Only much further down in the story do we see a reference to June of this year, when 76 Labour MPs voted in a failed Commons bid for Britain to remain in the EEA "which Efta membership delivers". One must assume, therefore, that references to "Efta" are also taken to mean Efta/EEA (which will be without Switzerland).

This would now seem that additional numbers are falling behind the failed plan championed by Tory MP Nick Boles – already rejected by Norway – just as he himself has abandoned it. He has graduated to the view that we will need to sign up to the withdrawal agreement and then "make an indefinite not temporary commitment to the EEA in the Political Declaration". Once we are in Efta/EEA, he says, the backstop will fall away.

Although some might think this is progress, that actually drags us back to about six years ago when we concluded that this was not a satisfactory solution, not least because it would not attract sufficient support. The essential point is that the EEA Agreement is fundamentally flawed, with the promised right of co-decision having been removed by Jacques Delors during the ten-year negotiations, a move which nearly scuppered the talks and, to this day, renders the Agreement sub-optimal.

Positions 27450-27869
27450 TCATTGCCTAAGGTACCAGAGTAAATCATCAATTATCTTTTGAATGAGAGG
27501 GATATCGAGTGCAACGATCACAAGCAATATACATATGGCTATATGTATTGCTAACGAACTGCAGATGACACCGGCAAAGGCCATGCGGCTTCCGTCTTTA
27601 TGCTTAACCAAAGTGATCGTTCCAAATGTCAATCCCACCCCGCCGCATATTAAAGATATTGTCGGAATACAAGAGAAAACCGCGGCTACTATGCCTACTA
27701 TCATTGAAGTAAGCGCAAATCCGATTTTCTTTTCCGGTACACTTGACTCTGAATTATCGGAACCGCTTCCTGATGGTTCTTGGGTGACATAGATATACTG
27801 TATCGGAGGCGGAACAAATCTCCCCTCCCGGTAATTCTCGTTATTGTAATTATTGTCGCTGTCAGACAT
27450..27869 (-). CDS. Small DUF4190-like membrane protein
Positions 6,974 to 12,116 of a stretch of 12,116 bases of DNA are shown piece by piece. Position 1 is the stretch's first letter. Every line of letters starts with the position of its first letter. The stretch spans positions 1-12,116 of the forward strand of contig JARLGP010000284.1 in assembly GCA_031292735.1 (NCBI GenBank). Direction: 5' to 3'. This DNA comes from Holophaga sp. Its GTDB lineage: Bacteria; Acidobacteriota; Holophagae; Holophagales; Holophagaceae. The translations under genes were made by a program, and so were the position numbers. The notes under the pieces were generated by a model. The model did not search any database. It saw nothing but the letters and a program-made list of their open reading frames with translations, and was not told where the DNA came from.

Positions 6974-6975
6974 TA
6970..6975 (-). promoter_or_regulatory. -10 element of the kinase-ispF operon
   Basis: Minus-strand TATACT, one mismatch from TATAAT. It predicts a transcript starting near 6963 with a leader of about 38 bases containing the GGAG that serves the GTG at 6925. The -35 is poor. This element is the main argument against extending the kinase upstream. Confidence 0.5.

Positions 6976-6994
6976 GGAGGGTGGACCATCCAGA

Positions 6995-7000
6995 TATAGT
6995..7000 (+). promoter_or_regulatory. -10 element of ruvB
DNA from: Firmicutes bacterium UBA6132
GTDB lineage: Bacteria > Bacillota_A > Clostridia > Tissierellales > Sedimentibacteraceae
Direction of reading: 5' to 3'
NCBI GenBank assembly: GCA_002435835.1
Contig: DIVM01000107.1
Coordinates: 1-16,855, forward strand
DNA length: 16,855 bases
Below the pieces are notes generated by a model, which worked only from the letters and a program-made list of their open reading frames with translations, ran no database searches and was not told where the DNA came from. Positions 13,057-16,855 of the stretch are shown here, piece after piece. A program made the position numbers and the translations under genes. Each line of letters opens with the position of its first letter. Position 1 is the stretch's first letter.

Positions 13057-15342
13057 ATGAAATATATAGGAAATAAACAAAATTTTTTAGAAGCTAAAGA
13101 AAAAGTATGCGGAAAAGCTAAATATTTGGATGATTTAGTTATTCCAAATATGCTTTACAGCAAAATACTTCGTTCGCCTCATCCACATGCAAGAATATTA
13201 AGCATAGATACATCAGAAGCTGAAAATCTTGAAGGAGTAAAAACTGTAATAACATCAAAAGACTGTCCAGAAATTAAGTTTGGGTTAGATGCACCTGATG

Although the Efta/EEA option is the least-worst solution for a managed Brexit, without co-decision it is not a long-term sustainable solution. Thus, having gone round the houses, Nick Boles is back where we were six years ago. He appears to have no idea of what's involved and is merely attracting support like flies to rotting meat. His supporters have no more idea of what they are embracing than he does.

This is like playing snakes and ladders on a grand scale. The moment we make any progress with Efta/EEA, up pops another "snake" and takes us back to where we started. There are now multiple latter-day variations on the go, and none of them have been properly thought out.